plumbing chores cause as much debate as the proper method for gluing PVC
pipe. Everyone seems to have their own ideas and it's one job that causes a
lot of arguments. The people that sell the cement have one perspective,
usually to avoid lawsuits. The installers will tell you the accepted trade
practice and then do it differently as dictated by the real world.
I've had manufacturers tell me that their cement is so good, it can be glued
underwater with the water turned on immediately. They are always careful to
never make that claim in writing. For this article, I will describe the
method I use.
Since I have been gluing pipe (about 25 years), I've had about 3 fittings
blow apart that I could blame on poor gluing. More often, fittings break
because they have too much strain put on them due to stress caused by sharp
I've had the experts tell me that if fittings are glued properly, the pipe
will explode before the glue fails. Overall, I've found that to be true.
Before I retired, I sometimes glued pipe that was over 4" in diameter, in
areas where a great deal of damage could be caused if things went wrong. I
really don't have the space to cover those special techniques so for this
article, I will discuss the generic method for gluing pipe that has served
me well over the years.
For the average homeowner
shopping at home depot, that small can of blue glue will usually suffice. If
you're gluing irrigation pipe, this glue has worked well for me.
I prefer to use gray glue for gluing water mains that will have constant
pressure. It comes under various brands and is most often described as being
a gray, medium bodied, medium set glue. Medium set means it won't dry too
quickly, allowing more time for the glue to react with the PVC surface. I've
been told that this glue holds up better over a longer period of time.
I recommend primer,
especially when using gray glue. Some people claim you don't need primer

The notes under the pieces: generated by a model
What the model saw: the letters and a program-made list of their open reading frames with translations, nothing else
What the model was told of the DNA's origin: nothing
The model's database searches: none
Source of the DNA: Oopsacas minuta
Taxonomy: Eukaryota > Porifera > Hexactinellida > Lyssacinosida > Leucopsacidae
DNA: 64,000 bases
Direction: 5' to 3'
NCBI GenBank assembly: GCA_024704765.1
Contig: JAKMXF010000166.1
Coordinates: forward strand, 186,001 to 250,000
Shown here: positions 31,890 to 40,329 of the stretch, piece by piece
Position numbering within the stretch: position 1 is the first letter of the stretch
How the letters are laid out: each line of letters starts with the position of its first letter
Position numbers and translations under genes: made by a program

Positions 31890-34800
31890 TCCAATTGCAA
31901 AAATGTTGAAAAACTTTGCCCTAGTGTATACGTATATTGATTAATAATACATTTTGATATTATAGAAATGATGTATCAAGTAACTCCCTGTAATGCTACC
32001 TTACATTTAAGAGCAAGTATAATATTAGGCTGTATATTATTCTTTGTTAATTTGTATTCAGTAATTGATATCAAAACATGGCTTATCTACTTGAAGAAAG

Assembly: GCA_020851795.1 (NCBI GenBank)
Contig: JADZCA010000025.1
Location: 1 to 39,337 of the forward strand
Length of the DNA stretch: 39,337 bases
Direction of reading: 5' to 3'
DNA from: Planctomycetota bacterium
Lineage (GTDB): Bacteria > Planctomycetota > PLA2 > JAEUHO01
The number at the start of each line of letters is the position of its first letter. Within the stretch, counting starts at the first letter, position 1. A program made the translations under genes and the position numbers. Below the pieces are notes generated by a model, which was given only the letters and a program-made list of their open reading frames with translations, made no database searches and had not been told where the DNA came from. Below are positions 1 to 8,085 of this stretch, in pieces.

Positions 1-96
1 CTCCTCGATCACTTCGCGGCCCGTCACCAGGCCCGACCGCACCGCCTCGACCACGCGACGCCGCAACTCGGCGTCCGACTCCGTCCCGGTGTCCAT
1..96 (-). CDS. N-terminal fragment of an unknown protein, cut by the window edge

when using the hotter, blue glues. Why take that chance when primer is so
easy to apply. The primer is used to soften and prepare the PVC pipe by
cleaning and removing paraffin that is left over from the manufacturing
process. Most often, the primer is bright blue in color and is used as an
indicator so you can tell where it has been applied. Many building
inspectors will not pass a job if they can't see blue primer showing past
the glue. I caught one contractor applying grape juice after he had glued
his fittings. Nice try, no cigar.
The following are the
directions recommended by Weld-On brand cement. Most brands are similar but
check the directions on the can to make sure.
- Cut pipe square and deburr. Clean and
dry joining surfaces
- Check dry fit.. Pipe should push 1/4 to
3/4 way into fitting
- Use a suitable applicator at least 1/2
size of the pipe diameter; for larger sizes use brush or roller.
- Apply primer
- Apply a full even layer of cement on the
pipe equal to the depth of the socket. Coat the fitting socket with a
medium layer. Avoid excess and puddling. If necessary, apply a second
layer on pipe. Cement should fill all gaps.
- On bell end pipe, do not coat beyond
socket depth or allow cement to run beyond bell.
- Assemble while cement is wet. If not
wet, recoat parts before assembly. Insure pipe bottoms into fitting
socket. Twist 1/8 to 1/4 turn; to avoid pushout and allow for initial set,
hold for 30 seconds. Wipe off excess.
- Allow 3 mins. for good handling strength
and 30 mins. cure time up to 150 psi�